By Cathy Cawood
If you want to experience the epicentre of youth culture and fashion, a walking tour through Meiji Dori is highly recommended. I would suggest starting at the Shibuya train station, from there find the east exit. Meiji Dori will be directly in front of you running parallel to the station. Turn left and walk up towards Harajuku. Quite soon after going up this road you will see a staircase on your left which leads to Miyashita Park. Miyashita is a sports park that has designated areas for football, rock climbing and skateboarding. The Miyashita Skate Park is one of the best Tokyo has to offer and is well worth a visit for both skateboarders and spectators. There are also dozens of shops in this vicinity that sell decks, ready-made skateboards and skate shoes.
Further along the Meiji Dori you will see all kinds of shops that hint at the alternative subculture present in this area. Along the way I saw signage for two tattoo studios right in the hub of Meiji Dori. As you walk on you will notice the shops changing from mostly department stores to more independent fashion boutiques. The colour palette begins to get a little brighter and the style a bit crazier. Once this happens you will know you are in Harajuku, the site of alternative fashion.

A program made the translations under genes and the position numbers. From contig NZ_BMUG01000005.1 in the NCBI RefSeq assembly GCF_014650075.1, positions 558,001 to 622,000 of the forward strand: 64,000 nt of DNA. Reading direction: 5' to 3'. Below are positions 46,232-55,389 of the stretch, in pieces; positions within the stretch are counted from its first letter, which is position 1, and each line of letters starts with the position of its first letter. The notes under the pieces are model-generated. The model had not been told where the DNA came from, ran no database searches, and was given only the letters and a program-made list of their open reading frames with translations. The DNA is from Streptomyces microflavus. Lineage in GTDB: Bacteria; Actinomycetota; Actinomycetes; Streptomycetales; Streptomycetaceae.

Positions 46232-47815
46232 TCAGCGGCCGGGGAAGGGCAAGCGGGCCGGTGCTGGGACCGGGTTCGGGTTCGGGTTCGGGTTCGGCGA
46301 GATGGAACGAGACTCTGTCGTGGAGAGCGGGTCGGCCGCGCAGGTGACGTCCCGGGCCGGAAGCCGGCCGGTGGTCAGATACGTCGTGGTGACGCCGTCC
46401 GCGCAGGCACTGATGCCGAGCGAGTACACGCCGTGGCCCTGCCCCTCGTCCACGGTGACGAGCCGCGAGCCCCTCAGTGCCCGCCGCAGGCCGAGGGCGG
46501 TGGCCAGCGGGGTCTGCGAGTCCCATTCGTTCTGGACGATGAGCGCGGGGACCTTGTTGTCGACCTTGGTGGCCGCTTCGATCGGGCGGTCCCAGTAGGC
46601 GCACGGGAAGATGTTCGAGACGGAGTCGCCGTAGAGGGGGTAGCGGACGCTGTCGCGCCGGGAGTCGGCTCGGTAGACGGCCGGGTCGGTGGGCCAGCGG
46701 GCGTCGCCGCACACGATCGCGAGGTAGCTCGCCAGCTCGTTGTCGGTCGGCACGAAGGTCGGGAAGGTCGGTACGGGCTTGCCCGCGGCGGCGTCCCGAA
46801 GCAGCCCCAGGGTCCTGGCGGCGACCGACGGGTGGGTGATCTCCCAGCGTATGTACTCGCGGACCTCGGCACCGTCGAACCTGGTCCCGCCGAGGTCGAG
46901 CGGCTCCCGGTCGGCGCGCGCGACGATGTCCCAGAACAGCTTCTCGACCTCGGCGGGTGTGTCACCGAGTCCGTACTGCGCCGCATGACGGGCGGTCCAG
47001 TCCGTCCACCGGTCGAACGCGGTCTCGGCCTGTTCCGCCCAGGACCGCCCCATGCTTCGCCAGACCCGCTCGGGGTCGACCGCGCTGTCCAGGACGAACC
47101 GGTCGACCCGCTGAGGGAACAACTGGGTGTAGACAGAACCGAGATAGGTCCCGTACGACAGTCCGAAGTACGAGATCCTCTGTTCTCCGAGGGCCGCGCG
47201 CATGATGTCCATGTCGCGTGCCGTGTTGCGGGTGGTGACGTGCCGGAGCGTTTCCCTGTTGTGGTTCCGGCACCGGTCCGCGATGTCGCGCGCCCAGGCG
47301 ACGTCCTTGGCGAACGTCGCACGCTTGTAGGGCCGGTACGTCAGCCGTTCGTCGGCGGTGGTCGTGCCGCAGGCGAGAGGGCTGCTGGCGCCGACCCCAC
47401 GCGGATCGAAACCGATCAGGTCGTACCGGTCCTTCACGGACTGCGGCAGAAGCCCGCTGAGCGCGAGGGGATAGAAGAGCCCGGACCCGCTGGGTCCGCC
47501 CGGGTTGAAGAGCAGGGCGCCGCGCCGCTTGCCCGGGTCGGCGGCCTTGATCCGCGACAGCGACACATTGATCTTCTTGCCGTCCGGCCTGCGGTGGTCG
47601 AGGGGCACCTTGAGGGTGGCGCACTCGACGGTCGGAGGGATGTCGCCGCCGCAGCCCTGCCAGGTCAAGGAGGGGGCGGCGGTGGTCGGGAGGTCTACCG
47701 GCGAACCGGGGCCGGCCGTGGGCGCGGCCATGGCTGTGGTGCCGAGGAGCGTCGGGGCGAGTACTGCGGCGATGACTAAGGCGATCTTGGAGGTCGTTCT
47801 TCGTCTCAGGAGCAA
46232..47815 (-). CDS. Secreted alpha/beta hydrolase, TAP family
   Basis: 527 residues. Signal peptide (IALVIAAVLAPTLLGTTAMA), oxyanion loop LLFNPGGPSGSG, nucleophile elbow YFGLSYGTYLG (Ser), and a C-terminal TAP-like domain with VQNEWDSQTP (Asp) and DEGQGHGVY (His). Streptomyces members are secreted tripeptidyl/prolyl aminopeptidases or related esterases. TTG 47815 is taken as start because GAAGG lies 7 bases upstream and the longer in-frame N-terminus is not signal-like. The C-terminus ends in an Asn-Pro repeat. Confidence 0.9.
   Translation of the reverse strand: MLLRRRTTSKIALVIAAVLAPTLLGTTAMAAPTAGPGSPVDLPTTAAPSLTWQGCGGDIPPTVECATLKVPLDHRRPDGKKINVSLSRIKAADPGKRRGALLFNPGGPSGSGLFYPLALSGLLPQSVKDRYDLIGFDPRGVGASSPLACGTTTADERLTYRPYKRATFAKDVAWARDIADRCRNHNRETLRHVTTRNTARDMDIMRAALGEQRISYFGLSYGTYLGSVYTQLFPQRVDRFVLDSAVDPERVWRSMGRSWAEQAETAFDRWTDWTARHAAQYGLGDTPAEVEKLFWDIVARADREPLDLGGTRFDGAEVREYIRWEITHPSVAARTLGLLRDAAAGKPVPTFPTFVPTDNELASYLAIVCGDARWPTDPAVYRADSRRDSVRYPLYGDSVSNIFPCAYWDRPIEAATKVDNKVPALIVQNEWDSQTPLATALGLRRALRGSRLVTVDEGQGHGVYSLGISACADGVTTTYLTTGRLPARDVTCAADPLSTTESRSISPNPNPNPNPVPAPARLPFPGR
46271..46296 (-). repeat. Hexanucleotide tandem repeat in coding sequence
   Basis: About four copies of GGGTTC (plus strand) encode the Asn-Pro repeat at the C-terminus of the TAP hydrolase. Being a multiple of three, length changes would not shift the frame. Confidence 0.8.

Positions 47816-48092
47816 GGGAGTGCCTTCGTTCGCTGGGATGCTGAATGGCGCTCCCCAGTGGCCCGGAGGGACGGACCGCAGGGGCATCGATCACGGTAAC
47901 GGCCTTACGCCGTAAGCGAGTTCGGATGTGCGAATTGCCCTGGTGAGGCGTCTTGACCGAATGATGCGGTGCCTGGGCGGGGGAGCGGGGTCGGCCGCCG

After you pass the Starbucks in Harajuku I would recommend taking a detour up Takeshita Dori. Takeshita Dori is the famous shopping street in Harajuku where you will see the Lolita Goths browsing the shops looking for interesting ways to update their wardrobes. Walking through here for the first time can be a surreal experience. Expect bright colours, loud music and a lot of people. Get lost in Takeshita Dori for a while as it truly epitomises alternative youth fashion. You will discover some really unique shops and you can find some really good deals. Not only will you acquire a new outfit for yourself but one for your best friend, meaning your dog. Harajuku is also home to a pet fashion store that seems to take itself quite seriously.
On the other side of Meiji Dori directly opposite Takeshita Dori, you will find Harajuku Street. While Takeshita Dori is full of cheerful colours, Harajuku Street is slightly darker. The shops are a bit more hardcore and cater for a more masculine crowd.
Meiji Dori can be seen as a main artery that runs through the centre of alternative youth culture. From Meiji Dori you can detour to the main shopping district of Shibuya, Harajuku and Yoyogi Park, everything is in close proximity and makes for an enjoyable walk. I’m convinced there are many more interesting things to discover if you just venture up one of the side streets. I urge you to try it and see what you can find.
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I'm a young South African who has traveled many hours to visit the land of the rising sun. I'm a film studies postgraduate, with an interest in cinematography and photography. My mission is to document as much of Japan as possible for the duration of my stay.